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Interview:Glenn Hetrick

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On May 23, 2009, RyanGibsonStewart conducted an interview via email with Glenn Hetrick (also known as Glen Strange), a special effects makeup artist for Heroes.


Ryan Stewart: Of the many, many makeup effects you have done for Heroes, which is your favorite? Why?

Glenn Hetrick: Ahh, tough question. At any particular point in time I might be inclined to answer this differently, but right now I would have to say that my favorite was the multi-stage burn make-up on Adrian. I have always had a predilection for multi-stage make-ups, whether it’s a creature transformation or a healing/wounding process. They facilitate a more complete exposition of the make-up artist’s concept for the effect. Further, Adrian was such an absolute joy to work with… I couldn’t wait to get to set and spend more time with him.


Nathans proactiv solution before shot.jpg

When you made up Nathan's burnt face, about how long was the process to put that together?

That was a make-up that we started conceptualizing in advance. I like to produce maquettes or rough sculpts to get design approval… the three dimensional nature of this approach is, in my opinion, conducive to a faster decision making process. It allows the creative team to see the effect “in the round” so to speak, leaving less open to interpretation. We probably did the rough one-ups of the sculptures about five weeks prior to shooting. The build took about three weeks to complete once approved… we used some really cool silicone fabricating tricks layered on top of foam latex to harness the benefits of both materials simultaneously.

The application took me about 3 ½ - 4 hours the first time and after that it went down to about 2 ½ - 3 hours for subsequent shooting days.


Was there any one effect that was more costly than average?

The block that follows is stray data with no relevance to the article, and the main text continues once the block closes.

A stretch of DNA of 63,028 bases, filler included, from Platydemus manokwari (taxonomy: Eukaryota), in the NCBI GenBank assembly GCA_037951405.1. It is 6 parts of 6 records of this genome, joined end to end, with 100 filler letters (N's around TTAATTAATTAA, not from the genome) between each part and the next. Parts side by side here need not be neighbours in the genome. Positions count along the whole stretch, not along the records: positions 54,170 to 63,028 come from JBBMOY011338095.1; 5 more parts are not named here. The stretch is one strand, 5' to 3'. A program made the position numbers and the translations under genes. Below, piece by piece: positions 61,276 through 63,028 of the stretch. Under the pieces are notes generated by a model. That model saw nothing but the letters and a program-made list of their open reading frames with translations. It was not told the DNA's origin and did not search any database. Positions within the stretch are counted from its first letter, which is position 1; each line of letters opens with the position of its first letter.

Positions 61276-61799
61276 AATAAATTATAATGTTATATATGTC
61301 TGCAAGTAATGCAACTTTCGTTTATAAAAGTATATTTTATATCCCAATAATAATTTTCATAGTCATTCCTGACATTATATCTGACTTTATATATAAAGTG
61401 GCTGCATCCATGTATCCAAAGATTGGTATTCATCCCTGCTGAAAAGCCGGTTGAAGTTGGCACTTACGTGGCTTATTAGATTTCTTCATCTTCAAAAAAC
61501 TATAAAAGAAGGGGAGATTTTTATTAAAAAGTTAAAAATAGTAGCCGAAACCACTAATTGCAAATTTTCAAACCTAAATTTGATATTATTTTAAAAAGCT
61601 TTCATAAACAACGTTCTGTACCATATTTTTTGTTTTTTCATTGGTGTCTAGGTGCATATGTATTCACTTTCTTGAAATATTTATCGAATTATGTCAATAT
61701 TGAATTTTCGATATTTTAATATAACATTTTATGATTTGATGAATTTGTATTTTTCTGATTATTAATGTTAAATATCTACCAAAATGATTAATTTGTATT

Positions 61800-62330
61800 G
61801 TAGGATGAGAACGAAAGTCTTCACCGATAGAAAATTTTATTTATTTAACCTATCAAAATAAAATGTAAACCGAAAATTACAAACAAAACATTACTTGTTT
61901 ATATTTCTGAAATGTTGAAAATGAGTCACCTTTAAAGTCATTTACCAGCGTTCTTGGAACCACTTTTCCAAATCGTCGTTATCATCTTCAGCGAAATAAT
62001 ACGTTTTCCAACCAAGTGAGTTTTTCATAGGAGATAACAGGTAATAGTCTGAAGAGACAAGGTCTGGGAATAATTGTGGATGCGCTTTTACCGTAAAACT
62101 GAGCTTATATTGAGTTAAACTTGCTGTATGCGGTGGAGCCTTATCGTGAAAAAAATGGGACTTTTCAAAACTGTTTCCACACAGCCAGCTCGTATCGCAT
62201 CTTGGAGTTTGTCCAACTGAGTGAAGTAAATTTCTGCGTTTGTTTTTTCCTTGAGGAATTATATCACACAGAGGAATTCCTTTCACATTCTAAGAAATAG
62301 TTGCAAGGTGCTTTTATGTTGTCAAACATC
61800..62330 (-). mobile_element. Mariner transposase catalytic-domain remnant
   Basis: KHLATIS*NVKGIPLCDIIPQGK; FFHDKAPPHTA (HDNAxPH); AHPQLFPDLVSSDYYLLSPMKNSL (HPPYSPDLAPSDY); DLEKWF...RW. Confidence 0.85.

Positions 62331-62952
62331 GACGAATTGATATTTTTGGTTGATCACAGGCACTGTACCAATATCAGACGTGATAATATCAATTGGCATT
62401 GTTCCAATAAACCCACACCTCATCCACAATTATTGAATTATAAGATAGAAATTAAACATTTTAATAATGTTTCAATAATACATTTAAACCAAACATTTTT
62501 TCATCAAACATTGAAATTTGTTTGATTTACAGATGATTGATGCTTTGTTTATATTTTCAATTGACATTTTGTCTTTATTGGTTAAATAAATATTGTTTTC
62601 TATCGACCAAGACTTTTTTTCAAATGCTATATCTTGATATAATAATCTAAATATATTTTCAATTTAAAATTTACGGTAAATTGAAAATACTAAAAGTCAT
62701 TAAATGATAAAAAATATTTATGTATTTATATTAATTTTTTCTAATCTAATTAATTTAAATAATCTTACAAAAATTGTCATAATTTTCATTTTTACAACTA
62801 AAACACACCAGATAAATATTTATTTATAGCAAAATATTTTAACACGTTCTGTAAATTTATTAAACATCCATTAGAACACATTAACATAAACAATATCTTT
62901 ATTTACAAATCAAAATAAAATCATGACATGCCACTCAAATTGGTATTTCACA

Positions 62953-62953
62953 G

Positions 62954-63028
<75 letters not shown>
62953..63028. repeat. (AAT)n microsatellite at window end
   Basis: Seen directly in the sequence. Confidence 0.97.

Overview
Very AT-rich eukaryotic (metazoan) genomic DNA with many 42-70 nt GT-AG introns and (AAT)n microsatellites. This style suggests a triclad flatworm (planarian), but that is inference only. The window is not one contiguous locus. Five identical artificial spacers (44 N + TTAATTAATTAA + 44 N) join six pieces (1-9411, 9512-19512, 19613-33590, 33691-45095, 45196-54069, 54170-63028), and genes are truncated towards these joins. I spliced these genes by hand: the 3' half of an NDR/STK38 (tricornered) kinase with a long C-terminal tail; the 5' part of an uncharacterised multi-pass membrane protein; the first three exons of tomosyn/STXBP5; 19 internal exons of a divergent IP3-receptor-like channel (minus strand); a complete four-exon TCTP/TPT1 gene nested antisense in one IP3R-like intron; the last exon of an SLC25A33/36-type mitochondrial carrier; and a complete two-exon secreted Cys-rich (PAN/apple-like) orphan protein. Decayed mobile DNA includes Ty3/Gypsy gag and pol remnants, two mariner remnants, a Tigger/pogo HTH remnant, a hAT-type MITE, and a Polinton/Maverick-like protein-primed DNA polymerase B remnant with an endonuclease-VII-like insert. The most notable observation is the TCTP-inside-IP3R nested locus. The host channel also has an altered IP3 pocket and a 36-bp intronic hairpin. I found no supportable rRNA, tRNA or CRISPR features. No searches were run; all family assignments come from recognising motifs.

We built a number of full body cocoons for the episodes in which Suresh was abducting victims, some of them even had duplicates for specific shots of a hand tearing through or a face articulating, that was probably the biggest build so far.


What would you say are some of the most time-intensive/intricate makeup designs you have done?

The old age makeup on Kensei was complex; it was a nine piece silicone break down. Ken Niederbaumer and I tackled that while… at that same time… we had Chris Burgoyne (assisted by Mark Viniello) applying a more decayed version on his double which was a four piece make-up, so that was a huge day. The entirety of the make-up was to illustrate a rapid decay of his character and it only lasted for a few seconds on screen. A CG morph by Stargate made the transition, so you never really get to see either make-up very clearly, but that is exactly what it was intended to be.

Subsequent to that we had the “elephant man” make-up which was even more elaborate. We also had Suresh in his four piece “scale” prosthetics on the same day, both camera ready at the same time. I love the challenges that television provides, it’s always interesting to watch a make-up team work through obstacles when it’s being pushed beyond its accepted paradigm.


How did you go about designing your Elephant Man character? What was the thought process behind him? What kind of design aspects did you have to throw out to arrive at the final product?